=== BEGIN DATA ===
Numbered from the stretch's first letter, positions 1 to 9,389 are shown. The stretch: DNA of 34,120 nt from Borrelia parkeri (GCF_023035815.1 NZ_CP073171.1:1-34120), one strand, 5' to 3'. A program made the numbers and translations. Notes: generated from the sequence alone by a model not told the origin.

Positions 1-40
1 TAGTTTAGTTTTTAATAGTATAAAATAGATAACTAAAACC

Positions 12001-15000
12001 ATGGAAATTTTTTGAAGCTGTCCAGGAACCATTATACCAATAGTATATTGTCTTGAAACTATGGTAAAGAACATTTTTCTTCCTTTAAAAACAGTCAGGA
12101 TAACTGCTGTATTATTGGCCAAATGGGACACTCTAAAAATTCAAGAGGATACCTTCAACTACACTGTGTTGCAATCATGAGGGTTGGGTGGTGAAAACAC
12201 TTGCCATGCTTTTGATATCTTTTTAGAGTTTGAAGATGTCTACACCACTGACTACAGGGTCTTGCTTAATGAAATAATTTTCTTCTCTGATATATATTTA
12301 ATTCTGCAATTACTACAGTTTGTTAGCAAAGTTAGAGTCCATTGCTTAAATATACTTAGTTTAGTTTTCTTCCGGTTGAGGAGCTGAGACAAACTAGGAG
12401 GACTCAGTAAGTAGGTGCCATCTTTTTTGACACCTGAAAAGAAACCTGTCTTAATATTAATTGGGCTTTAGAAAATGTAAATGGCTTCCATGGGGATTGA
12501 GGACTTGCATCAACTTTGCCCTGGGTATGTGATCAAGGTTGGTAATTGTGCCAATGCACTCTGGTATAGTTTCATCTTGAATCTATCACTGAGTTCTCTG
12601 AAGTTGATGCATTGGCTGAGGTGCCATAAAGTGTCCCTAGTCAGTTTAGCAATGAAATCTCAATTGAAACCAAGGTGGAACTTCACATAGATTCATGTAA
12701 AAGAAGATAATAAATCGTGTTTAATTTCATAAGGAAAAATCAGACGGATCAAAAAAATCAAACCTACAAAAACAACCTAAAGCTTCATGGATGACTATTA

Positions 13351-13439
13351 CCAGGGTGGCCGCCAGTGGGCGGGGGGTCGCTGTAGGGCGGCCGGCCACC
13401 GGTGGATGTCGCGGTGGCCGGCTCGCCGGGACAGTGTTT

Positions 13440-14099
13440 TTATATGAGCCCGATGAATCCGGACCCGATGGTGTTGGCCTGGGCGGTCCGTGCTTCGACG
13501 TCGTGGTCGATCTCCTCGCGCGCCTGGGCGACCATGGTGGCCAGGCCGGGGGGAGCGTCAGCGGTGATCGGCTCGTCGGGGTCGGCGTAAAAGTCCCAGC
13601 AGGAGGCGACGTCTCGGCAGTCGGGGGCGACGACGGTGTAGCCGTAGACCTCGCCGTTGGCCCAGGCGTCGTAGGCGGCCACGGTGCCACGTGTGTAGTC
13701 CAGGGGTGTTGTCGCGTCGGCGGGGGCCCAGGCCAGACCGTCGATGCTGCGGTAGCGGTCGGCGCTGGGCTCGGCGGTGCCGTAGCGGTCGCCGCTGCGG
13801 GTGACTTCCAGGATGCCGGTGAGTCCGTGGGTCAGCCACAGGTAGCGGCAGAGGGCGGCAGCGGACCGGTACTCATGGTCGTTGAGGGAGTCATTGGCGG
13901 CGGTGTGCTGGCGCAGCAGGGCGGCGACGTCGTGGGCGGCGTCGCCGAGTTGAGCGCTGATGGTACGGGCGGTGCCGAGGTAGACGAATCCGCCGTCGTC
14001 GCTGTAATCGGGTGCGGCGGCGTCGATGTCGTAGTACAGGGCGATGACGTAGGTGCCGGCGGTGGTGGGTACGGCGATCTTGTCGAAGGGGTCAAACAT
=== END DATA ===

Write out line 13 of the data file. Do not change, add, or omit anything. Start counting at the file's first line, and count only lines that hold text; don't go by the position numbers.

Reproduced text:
Positions 13351-13439